This will end badly but not yet

Since the onset of the global financial crisis governments and central banks have been attempting to bring about economic prosperity by creating money and pushing it out into the global economy. After almost six years however, they have failed to produce a lasting recovery, or indeed anything close.

Policymakers around the world are trying to prevent the “great reset” by re-inflating the global credit bubble. However, by trying to sustain the unsustainable, principally via their policy of QE Infinity, what they have done is create massive distortions in the economy and financial markets, most notably in sovereign bonds.

The fact is, this policy of massive money printing is incredibly reckless and our view that this will end badly was echoed by many of the speakers at last week’s Ira Sohn Conference. The annual conference brings together the world’s smartest investors to share their insights with an audience of more than 3,000 people, comprised of portfolio managers, asset allocators and private investors. Most speakers manage large proprietary investment portfolios that have outperformed the market for many years and do not share their insights in any public forum, but they volunteer their time to raise money for the Sohn Conference Foundation.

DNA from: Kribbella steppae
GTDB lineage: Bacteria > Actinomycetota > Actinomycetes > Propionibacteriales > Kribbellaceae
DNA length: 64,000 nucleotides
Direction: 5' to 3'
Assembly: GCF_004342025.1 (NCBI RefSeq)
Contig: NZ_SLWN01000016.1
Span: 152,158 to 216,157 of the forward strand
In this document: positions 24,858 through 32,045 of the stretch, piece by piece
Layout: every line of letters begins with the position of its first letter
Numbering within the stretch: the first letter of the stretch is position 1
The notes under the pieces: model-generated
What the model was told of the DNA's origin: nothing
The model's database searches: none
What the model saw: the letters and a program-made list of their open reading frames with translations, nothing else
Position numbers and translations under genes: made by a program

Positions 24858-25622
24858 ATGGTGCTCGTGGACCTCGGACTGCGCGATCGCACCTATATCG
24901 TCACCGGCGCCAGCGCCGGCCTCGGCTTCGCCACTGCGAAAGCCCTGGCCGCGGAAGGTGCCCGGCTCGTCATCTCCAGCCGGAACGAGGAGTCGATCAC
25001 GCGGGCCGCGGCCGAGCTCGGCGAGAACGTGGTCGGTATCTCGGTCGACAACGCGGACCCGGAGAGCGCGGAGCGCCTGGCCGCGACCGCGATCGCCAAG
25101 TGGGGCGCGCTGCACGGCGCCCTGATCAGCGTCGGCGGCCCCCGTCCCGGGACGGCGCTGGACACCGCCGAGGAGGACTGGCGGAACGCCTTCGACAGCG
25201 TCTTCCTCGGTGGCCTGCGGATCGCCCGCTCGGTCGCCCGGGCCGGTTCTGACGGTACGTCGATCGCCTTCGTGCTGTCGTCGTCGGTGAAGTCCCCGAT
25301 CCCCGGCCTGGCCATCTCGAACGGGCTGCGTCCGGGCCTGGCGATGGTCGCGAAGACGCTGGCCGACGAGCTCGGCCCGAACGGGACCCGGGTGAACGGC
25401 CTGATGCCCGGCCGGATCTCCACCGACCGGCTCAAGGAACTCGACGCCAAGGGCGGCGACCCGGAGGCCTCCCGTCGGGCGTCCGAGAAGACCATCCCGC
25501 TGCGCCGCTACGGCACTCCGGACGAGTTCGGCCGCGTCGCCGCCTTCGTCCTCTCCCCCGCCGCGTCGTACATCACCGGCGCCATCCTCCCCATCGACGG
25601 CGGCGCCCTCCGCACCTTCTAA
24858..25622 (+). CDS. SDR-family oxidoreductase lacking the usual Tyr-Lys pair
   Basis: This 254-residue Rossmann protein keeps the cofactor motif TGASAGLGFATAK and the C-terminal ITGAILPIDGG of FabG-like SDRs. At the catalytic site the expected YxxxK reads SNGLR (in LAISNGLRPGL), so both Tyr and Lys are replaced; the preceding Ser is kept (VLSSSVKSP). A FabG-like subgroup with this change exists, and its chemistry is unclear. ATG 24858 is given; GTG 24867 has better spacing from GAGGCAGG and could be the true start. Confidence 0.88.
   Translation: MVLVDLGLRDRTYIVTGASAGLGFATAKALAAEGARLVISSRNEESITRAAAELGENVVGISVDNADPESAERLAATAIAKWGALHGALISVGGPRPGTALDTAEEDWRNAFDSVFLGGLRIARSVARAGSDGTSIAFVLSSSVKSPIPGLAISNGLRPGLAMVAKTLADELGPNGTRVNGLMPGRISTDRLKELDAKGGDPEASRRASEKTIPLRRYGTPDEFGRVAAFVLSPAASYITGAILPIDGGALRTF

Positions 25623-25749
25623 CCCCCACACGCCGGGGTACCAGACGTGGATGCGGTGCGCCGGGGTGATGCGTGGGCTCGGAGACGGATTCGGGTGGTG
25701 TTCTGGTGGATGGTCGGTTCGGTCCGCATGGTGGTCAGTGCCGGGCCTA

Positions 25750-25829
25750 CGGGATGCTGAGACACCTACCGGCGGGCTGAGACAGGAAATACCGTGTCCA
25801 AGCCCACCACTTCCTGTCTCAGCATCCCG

This year’s speakers included William Ackman, Kyle Bass, Stanley Druckenmiller, David Einhorn and Paul Singer.

Paul Singer, the founder and CEO of hedge fund Elliott Management Corporation, said that central banks have accelerated QE because they think it is essentially a free lunch, but that their actions are creating significant risks in the system.

He noted that QE has caused a distorted recovery in which financiers are doing well while the man in the street continues to suffer. He pointed out that the world needs growth that isn’t related to monetary policy. We need “innovation, not currency depreciation”, especially if we’re going to confront entitlement obligations that are “utterly unpayable”. “The ultimate question for a fiat money regime is at what point does confidence in money disappear?”